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D Vreven, P Verghese; Predictability Affects Temporal Bias in the Flash-Lag Illusion . Invest. Ophthalmol. Vis. Sci. 2002;43(13):3866.
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© ARVO (1962-2015); The Authors (2016-present)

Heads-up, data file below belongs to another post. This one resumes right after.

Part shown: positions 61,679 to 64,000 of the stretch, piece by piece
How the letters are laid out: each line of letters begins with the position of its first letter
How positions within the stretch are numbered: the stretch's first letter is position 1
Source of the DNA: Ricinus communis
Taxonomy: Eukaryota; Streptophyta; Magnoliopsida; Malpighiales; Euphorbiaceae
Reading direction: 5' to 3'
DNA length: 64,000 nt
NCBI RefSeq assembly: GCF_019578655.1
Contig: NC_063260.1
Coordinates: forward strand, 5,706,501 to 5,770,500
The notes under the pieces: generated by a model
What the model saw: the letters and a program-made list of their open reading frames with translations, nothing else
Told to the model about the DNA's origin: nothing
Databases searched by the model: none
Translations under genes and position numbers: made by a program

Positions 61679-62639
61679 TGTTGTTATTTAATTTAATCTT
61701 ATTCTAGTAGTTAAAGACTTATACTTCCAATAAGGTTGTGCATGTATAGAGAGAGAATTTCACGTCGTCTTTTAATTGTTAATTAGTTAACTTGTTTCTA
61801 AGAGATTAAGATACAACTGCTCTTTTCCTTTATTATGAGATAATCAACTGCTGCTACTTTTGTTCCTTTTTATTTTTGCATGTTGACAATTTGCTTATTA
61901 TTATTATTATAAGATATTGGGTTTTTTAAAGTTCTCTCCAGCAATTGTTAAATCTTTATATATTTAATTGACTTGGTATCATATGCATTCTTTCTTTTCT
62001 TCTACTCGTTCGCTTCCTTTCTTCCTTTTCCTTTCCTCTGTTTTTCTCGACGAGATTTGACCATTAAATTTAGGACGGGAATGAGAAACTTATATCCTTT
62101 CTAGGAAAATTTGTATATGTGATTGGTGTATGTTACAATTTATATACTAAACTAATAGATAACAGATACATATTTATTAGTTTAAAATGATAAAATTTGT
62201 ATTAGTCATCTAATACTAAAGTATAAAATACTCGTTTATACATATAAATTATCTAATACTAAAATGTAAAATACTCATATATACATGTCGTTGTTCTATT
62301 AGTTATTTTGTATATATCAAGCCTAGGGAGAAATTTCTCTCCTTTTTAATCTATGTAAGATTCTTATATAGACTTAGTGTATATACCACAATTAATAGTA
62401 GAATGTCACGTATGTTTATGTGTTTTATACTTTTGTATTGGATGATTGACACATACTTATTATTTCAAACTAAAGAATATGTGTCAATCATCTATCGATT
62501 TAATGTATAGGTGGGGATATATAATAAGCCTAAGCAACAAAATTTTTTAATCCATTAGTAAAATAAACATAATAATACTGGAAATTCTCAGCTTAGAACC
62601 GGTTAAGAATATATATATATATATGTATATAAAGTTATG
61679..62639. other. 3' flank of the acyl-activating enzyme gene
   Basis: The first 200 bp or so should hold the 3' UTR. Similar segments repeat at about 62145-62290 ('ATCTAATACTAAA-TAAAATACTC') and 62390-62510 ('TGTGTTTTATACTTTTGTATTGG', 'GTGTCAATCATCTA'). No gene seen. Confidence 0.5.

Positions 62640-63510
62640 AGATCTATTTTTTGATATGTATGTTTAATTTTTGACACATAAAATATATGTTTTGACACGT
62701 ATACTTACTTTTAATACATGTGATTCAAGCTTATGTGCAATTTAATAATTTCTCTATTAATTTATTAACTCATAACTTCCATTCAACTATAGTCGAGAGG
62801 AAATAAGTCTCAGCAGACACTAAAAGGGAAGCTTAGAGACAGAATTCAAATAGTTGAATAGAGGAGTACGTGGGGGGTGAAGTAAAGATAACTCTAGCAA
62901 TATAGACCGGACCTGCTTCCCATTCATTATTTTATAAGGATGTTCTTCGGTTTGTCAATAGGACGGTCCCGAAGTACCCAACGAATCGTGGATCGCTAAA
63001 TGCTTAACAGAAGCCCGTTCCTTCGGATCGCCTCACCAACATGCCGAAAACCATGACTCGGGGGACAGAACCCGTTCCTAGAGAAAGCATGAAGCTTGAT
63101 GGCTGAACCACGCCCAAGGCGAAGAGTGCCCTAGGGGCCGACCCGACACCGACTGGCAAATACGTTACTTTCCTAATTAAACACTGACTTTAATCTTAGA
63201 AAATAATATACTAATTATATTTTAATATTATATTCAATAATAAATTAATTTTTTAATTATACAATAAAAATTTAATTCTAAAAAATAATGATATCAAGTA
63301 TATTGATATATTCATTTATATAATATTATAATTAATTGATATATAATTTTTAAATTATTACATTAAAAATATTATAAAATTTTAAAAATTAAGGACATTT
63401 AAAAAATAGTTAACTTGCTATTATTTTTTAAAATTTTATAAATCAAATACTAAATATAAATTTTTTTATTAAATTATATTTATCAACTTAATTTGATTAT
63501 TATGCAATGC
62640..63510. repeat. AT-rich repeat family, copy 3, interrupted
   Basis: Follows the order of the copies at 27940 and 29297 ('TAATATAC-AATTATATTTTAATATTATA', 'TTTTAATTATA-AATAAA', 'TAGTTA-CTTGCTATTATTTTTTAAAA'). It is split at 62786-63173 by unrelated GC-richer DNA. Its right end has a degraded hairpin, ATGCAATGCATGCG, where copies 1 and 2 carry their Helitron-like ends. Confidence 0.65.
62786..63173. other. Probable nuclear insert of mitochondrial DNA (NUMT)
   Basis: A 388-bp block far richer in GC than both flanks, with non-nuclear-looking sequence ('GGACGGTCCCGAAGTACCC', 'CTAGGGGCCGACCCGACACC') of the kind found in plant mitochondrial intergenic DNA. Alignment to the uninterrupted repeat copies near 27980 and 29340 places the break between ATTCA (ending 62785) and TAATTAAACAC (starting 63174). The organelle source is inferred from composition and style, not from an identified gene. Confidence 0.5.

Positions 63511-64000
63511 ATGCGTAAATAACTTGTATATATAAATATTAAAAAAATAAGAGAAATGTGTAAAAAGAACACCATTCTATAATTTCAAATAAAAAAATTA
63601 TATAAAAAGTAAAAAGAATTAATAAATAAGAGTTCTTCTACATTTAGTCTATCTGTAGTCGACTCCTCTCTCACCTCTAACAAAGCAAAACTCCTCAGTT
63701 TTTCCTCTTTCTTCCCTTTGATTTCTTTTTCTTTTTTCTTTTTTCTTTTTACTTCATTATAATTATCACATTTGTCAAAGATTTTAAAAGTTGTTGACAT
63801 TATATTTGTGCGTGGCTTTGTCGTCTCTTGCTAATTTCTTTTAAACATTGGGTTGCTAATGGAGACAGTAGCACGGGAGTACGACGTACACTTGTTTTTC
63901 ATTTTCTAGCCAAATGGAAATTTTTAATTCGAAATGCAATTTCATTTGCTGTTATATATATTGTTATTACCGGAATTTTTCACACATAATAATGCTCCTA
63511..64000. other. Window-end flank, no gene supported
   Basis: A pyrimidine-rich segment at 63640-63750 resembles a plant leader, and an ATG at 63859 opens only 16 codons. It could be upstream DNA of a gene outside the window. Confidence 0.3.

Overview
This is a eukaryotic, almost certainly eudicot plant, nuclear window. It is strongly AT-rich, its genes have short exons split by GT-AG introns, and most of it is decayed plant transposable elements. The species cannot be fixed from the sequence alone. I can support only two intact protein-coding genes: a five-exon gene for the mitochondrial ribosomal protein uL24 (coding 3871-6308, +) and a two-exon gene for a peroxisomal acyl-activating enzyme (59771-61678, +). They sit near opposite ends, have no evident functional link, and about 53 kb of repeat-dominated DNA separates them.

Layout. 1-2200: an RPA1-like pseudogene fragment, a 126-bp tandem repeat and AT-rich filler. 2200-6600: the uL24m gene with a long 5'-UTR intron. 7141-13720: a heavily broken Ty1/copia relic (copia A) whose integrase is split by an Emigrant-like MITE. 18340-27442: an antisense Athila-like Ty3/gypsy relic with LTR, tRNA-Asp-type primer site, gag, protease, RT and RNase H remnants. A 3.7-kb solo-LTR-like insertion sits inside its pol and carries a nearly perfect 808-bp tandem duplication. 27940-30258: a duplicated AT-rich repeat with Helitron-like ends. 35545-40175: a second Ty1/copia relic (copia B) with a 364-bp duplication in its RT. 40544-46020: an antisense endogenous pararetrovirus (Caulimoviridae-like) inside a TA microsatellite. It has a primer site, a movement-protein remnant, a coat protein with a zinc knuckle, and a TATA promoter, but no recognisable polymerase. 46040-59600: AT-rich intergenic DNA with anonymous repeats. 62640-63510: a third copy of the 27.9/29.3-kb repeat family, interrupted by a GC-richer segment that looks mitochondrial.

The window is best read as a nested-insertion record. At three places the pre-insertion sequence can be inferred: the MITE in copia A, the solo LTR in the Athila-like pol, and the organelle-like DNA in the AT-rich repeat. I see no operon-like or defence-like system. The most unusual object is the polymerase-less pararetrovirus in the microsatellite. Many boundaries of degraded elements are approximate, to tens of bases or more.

Purpose: In the flash-lag illusion, a flashed stimulus appears to spatially lag a continuously visible one. Typically, the spatial offset of the flash is manipulated to measure spatial bias. This parameter is often transformed into an equivalent temporal offset without measuring the temporal psychometric function directly. Recently, Murakami (Journal of Vision, 2001) measured temporal psychometric functions and concluded that the flash-lag effect can be explained solely by temporal parameters. If the temporal domain alone accounts for the effect, then flash predictability should not differentially affect performance. The current experiments measured the temporal bias directly by varying the temporal offset of a flash relative to a moving stimulus. The position of the flash was either predictable or not. Methods: Two equally-spaced, radially-aligned .3 deg2 white dots on a gray background completed three circular clockwise rotations around a central dot of the same size at a speed of 1 Hz. The radius of the circle traveled by the outermost dot was 3 deg. Flashes occurred adjacent and eccentric to the outermost moving dot during the second rotation, and observers did not respond until all rotations were complete. Flashes could occur at one of five clockwise positions from vertical: 90, 135, 180, 225, and 270 deg. In the predictable condition, observers were informed of the flash position; further, positions were blocked over trials and presented in sequential order. In the unpredictable condition, flash positions were randomized and observers were not informed of the flash position. The time of the flash was manipulated in 13.3 ms increments relative to the time that the moving dots appeared adjacent to each position. Observers were instructed to determine if the flash was spatially leading or lagging. The mean (bias) of the resulting psychometric functions was estimated using a probit fit. Results: Unpredictable flashes typically generated a larger illusion than predictable flashes. Means for the predictable and unpredictable conditions differed by as much as 30 ms in some flash positions. Conclusion: The motion flash-lag illusion cannot be due entirely to temporal parameters because predictability differentially affected the magnitude of the illusion.
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